Signs of Depression Have Tripled in US Since Pandemic Started
The COVID-19 pandemic has touched pretty much every person in America — and it shows in the state of our mental health.
The prevalence of sleep troubles, lethargy, feelings of hopelessness and other depression symptoms in adults across the country has more than tripled since the pandemic began, according to a new study.
In the weeks after the outbreak prompted quarantines and stay-at-home orders, 27.8% of those surveyed had at least one symptom of depression. That compares to just 8.5% of people in 2017 and 2018.
And it’s not just that the proportion of people experiencing signs of depression had increased by mid-April — the burden of those symptoms increased as well. After the pandemic caused a radical shift in daily life, there were “fewer people with no symptoms and more people with more symptoms,” researchers wrote this week in the journal JAMA Network Open.
“These findings serve to alert our attention to yet another impending public health crisis as a result of this pandemic — the increase in cases of major depression,” Dr. Ruth Shim, an expert on cultural psychology at UC Davis, wrote in a commentary that accompanies the report.
The team, led by a group from Boston University’s School of Public Health, had good reason to suspect the pandemic would take a toll on mental health. Previous studies have documented upticks in depression, post-traumatic stress disorder and other mental illnesses in the wake of traumatic events.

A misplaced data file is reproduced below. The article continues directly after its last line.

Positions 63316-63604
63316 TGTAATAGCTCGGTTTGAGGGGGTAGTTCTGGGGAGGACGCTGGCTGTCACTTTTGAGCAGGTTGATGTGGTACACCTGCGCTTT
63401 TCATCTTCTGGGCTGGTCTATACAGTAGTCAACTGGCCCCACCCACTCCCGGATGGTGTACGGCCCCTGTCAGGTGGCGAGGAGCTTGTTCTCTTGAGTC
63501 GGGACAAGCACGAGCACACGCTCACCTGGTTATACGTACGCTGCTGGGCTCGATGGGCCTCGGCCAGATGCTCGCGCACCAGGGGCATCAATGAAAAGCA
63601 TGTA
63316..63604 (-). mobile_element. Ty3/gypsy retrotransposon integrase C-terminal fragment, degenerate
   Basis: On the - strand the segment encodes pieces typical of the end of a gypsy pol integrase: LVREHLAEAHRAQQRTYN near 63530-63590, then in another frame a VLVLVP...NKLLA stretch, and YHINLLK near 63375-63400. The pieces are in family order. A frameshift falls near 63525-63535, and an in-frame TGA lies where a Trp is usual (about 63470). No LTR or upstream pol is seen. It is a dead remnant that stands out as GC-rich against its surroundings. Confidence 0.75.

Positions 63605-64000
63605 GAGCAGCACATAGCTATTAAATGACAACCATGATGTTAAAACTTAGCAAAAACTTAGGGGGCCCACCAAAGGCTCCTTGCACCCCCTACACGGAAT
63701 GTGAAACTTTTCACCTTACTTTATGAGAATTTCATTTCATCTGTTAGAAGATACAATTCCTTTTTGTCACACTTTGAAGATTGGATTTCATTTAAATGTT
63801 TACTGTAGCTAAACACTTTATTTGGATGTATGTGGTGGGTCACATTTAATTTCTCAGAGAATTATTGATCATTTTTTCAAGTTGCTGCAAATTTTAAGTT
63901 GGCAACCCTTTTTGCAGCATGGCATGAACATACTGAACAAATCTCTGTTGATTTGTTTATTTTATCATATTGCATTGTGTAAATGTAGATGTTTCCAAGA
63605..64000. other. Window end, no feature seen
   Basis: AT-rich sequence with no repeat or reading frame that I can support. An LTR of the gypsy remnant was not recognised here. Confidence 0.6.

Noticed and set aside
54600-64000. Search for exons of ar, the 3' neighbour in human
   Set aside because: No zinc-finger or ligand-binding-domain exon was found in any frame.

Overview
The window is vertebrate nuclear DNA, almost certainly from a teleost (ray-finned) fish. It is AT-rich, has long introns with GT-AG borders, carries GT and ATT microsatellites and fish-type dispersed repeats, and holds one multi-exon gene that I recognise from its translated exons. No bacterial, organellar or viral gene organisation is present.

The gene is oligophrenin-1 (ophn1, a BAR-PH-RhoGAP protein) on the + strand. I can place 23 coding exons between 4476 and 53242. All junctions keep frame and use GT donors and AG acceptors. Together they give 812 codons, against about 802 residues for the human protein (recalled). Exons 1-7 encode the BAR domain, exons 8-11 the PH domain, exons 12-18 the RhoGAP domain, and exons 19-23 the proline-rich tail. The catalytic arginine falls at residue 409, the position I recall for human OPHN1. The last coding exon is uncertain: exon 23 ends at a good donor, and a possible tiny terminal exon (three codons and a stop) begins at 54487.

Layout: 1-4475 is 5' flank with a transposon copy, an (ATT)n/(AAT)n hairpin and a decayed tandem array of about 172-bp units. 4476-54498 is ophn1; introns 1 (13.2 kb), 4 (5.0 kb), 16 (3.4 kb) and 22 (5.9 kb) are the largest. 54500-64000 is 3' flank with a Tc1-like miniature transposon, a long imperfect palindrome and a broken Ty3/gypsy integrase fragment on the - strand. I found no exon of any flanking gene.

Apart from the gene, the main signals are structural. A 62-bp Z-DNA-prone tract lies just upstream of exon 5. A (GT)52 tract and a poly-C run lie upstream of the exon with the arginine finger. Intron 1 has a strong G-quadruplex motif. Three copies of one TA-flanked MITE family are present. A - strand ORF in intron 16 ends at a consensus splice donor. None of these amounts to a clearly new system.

For instance, after the attacks of Sept. 11, 2001, researchers found that nearly 10% of Manhattanites had symptoms of depression and 7.5% had signs of PTSD, with the highest risk seen in people who lived closest to Ground Zero, a study in the New England Journal of Medicine reported. Another study in the journal Molecular Psychiatry found that the prevalence of PTSD, suicidal ideation and other signs of mental illness increased among people affected by Hurricane Katrina in the months after the storm, and kept rising for at least a year after that.
Disease outbreaks can be traumatic events too. A survey of Toronto residents forced to quarantine due to the 2003 SARS outbreak revealed that 31% had symptoms of depression and 29% had signs of PTSD. And in 2015, during the Ebola epidemic, nearly half of the people living in Sierra Leone had at least one sign of anxiety or depression, and more than three-quarters had a symptoms of PTSD.
Although America’s COVID-19 case count was about 600,000 in mid-April and the death toll was around 23,000, the coronavirus had made itself felt almost everywhere. At that time, at least 96% of U.S. residents were being asked — or required — to stay at home, and more than 20 million people had lost their jobs.
To assess the country’s mental state, the Boston University investigators and their colleagues collected surveys from 1,441 people who were part of the AmeriSpeak research panel run by the University of Chicago. The surveys — which were sent out between March 31 and April 13 — included a widely used mental health assessment that asked about a range of symptoms, from loss of appetite to “thoughts that you would be better off dead.”
Participants were also asked about their exposure to COVID-19 and stresses related to the pandemic. General demographic questions about age, sex, race and ethnicity, income and the like were included on the surveys as well.
The measure of America’s baseline mental health came from a different group of 5,065 people who participated in the Centers for Disease Control and Prevention’s National Health and Nutrition Examination Survey in 2017 and 2018. Overall, the NHANES participants had higher household incomes than their AmeriSpeak counterparts; otherwise, the demographic characteristics of the two groups were closely matched.